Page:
Aspect Returns To Its Roots

By Irwin Lazar
On Jan 15, 2014
Wednesday, January 15, 2014

When I last attended an Aspect analyst conference in Chicago two years ago I found a company that was in the midst of refocusing away from its core competency in the contact center space; moving toward a new direction that emphasized its relationship with Microsoft and its ability to provide professional services to support Lync and SharePoint through its acquisition of Quilogy. Fast forward to this week, where Aspect held another annual analyst event, this time in its new Phoenix office, and one thing is clear, Aspect is focused back in the contact center and customer engagement space.

The last two years have brought much change to Aspect. Gone is almost all of the senior management, replaced with new blood from a variety of different backgrounds. Perhaps most importantly, Aspect has undergone a cultural change thanks to its acquisition of Voxeo, a cloud-based provider of IVR and other customer engagement solutions. Rather than assimilate Voxeo into the Aspect culture, Aspect has gone the other way around – adopting Voxeo’s start-up mentality to refocus its own efforts on customer interaction and innovation. It was clear from the look and feel of the newly renovated Aspect offices that this is a company that looks more like a silicon valley startup than one with over 40 years in the contact center business.

At this week’s event Aspect made clear its focus on the cloud, on transforming legacy customers from single channel to multi-channel with advanced integration, analytics, and workforce optimization, and providing professional services to help its customers transform their overall customer engagement strategies as they look to deliver a consistent message and experience across all touch points.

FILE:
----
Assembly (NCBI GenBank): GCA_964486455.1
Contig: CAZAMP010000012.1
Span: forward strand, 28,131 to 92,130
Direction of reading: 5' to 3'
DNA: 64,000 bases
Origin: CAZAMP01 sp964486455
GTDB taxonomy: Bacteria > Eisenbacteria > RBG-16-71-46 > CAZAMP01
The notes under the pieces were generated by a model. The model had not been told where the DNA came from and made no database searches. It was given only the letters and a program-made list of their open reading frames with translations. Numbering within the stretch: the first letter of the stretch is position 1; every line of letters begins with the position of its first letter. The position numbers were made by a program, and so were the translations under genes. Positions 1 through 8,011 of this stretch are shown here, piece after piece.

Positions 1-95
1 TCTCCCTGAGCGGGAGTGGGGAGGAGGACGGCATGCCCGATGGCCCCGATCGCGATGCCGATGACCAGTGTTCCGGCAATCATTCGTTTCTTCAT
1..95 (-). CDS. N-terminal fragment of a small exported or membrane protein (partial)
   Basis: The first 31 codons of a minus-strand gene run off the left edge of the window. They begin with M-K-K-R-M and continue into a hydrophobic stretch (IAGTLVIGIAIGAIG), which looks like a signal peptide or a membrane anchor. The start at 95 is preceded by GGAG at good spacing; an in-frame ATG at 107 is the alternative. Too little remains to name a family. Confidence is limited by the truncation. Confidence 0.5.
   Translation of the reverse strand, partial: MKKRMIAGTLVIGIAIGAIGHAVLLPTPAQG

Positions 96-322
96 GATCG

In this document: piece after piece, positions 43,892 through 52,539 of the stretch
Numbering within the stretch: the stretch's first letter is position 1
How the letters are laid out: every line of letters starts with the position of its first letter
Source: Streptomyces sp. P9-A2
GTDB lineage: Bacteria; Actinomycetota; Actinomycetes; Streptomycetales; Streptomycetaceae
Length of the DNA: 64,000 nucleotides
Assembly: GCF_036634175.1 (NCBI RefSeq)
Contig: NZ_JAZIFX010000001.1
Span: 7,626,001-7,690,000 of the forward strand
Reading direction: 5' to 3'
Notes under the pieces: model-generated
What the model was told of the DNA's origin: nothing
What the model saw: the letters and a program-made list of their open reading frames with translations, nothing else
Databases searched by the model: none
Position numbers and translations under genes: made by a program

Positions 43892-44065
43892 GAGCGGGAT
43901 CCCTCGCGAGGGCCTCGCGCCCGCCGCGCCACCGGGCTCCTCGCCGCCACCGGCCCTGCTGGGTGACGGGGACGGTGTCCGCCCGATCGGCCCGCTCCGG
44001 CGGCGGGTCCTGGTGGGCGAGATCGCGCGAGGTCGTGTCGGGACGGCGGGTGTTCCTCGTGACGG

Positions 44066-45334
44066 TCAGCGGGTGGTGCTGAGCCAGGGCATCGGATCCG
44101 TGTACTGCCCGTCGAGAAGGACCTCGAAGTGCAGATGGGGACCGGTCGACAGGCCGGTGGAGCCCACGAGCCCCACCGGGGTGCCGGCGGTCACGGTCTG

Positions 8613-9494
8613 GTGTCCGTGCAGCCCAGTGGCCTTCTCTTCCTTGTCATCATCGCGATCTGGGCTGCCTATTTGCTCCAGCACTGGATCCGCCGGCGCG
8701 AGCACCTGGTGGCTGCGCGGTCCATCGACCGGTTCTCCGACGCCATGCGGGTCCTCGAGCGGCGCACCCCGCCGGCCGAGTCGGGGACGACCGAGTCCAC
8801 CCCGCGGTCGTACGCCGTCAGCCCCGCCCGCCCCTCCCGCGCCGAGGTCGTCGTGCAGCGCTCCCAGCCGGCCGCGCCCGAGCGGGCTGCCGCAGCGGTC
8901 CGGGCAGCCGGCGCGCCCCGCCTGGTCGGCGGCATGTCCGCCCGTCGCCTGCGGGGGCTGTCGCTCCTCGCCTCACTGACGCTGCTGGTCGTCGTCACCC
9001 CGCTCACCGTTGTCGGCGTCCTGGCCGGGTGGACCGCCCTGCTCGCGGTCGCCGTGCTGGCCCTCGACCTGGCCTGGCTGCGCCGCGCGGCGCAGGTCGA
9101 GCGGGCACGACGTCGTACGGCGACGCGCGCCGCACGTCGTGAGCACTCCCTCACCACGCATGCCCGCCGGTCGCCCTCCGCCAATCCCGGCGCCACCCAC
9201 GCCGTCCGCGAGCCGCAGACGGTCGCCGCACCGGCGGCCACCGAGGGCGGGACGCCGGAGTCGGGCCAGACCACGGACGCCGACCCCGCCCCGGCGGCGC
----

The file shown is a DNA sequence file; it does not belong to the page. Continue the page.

Aspect’s new focus resonates well with what we are seeing in our research. As my colleague Lisa Durant noted in her blog last week, our clients and research participants are increasingly struggling to bridge channels, to seamlessly interact with customers across web and mobile, and to effectively gauge the impact of customer service on measurements like Net Promoter Score. Still, Aspect has some work to do. Its offerings feature a broad array of products acquired and developed in house, with more need to harmonize and integrate offerings into a common set of features. It lacks some of the mobile and web integration that its competitors like Interactive Intelligence and Genesys deliver. Most importantly, it needs to convince both its legacy customers, as well as those of its competitors, that the problems we saw in our past PilotHouse studies in areas such as technology innovation, customer service, and value are a thing of the past. If Aspect’s improved financial performance is any guide, it’s succeeding on that front.